Standards in Australia can be very different from other parts of the world that typically use rainwater for drinking water.In the United States, stormwater is increasingly being used for a variety of purposes across the country.For example, in the semi-arid western state of New Mexico, many residents of the Taos and Santa Fe areas use stormwater specifically for landscaping and even for all domestic purposes (including drinking indoor water).The "smells, tastes, looks good" criteria used in the previous paragraph is not an absolute indicator of stormwater safety.In the U.S., most people who use rainwater for drinking purposes use filtration, UV disinfection, and testing to make sure their water is safe.
Certain paints and roofing materials may cause contamination.In particular, the Melbourne Water publication advises against the use of lead paint.Tar-based coatings are also not recommended as they can affect the taste of the water.Zinc can also be a source of contamination for some paints as well as for galvanized iron or zinc-aluminum roofs, especially new roofs should not collect water for drinking purposes.Roofs painted with acrylic paint may have detergents and other chemicals dissolved in runoff. Runoff from fiber cement roofs should be discarded throughout the winter due to lime leaching.Chemically treated wood and lead flashings should not be used in roof catchment areas.Likewise, rainwater should not be collected from the portion of the roof housing the wood burner flue without a high degree of filtration.Overflow pipes or discharge pipes from roof-mounted equipment such as air conditioning or hot water systems should not have their discharge pipe flow into the rainwater tank.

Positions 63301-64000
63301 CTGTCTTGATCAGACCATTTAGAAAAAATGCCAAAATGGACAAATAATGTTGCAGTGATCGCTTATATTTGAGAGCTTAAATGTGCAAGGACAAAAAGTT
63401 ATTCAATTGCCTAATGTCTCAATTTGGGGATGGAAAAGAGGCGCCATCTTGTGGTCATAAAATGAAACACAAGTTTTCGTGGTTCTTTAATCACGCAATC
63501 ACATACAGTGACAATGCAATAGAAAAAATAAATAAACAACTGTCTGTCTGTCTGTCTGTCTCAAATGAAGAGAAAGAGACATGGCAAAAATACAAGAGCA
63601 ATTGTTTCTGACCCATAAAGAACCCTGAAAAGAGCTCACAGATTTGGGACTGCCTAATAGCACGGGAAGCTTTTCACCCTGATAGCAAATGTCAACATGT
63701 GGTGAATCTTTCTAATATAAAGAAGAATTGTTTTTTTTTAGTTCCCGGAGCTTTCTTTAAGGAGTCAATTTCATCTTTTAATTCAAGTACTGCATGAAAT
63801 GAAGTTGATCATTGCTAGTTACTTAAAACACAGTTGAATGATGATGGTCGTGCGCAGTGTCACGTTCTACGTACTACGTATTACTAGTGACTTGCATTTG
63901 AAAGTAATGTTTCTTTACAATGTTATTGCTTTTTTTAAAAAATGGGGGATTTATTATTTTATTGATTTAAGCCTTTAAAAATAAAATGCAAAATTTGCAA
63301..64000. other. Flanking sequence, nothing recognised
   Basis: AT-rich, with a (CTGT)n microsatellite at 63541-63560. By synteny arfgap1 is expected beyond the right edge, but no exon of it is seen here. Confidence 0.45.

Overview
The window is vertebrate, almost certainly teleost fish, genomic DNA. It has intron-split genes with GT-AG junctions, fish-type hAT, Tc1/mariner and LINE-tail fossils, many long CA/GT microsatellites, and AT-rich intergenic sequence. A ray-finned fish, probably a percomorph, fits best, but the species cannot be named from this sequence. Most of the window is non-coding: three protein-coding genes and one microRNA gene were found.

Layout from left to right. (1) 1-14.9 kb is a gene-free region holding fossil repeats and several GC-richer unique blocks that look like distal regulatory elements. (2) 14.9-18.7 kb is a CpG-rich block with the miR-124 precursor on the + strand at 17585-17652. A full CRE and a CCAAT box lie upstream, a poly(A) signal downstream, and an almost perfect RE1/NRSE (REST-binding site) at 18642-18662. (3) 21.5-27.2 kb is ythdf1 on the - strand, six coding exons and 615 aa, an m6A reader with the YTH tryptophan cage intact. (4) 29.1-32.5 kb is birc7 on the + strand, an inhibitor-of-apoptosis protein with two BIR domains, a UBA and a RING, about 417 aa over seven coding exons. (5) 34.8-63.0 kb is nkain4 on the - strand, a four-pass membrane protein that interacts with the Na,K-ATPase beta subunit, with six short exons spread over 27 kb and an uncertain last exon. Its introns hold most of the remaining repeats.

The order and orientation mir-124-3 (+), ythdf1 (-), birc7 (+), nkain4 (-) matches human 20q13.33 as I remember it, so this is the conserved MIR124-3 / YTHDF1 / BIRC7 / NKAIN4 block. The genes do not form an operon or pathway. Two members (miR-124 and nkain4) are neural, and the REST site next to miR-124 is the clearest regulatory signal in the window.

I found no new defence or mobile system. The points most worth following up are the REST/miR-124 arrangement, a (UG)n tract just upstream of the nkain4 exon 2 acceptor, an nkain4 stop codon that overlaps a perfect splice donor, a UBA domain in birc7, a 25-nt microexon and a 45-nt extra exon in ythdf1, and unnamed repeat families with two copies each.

A "Copper Poisoning," linked copper poisoning to plastic cans.The article states that rainwater is collected and stored in plastic tanks that do nothing to alleviate the low pH.The water was then delivered to the home through copper pipes.Highly acidic rainwater releases copper, which poisons humans.It is important to note that while plastic tanks are inert containers, collected acid rain can and should be analyzed and pH adjusted before entering the household water supply.The solution is to monitor stored rainwater with swimming pool straps, which are inexpensive and available at swimming pool supply outlets.If the water is too acidic, contact state, county, or local health officials for advice, precise solutions and pH limits, and guidance on what should be used to treat stormwater for domestic drinking water.Maintenance includes checking roofs and gutters for vegetation and debris, maintaining screens around tanks, and occasional desilting (removing sediment by draining and cleaning tanks of algae and other contaminants).
Rainwater tanks that are not properly sealed (secured to the top) can become a breeding ground for mosquitoes.A few options for dealing with mosquito problems are:
1.Flush all water once a week
2.Smother the larvae with a small amount of cooking oil (the water is still good for landscape use thereafter)
3.Add Bacillus Bt to the water.This bacterium does not harm animals.
4.Add mosquito fish.
Another way to store rainwater without fear of mosquito contamination is to use underground cisterns.The water temperature in the underground tank is too low (12.8 °C (55.0 °F)) for the growth of mosquito larvae, and the tank is dark to prevent the growth of mosquitoes, bacteria and algae.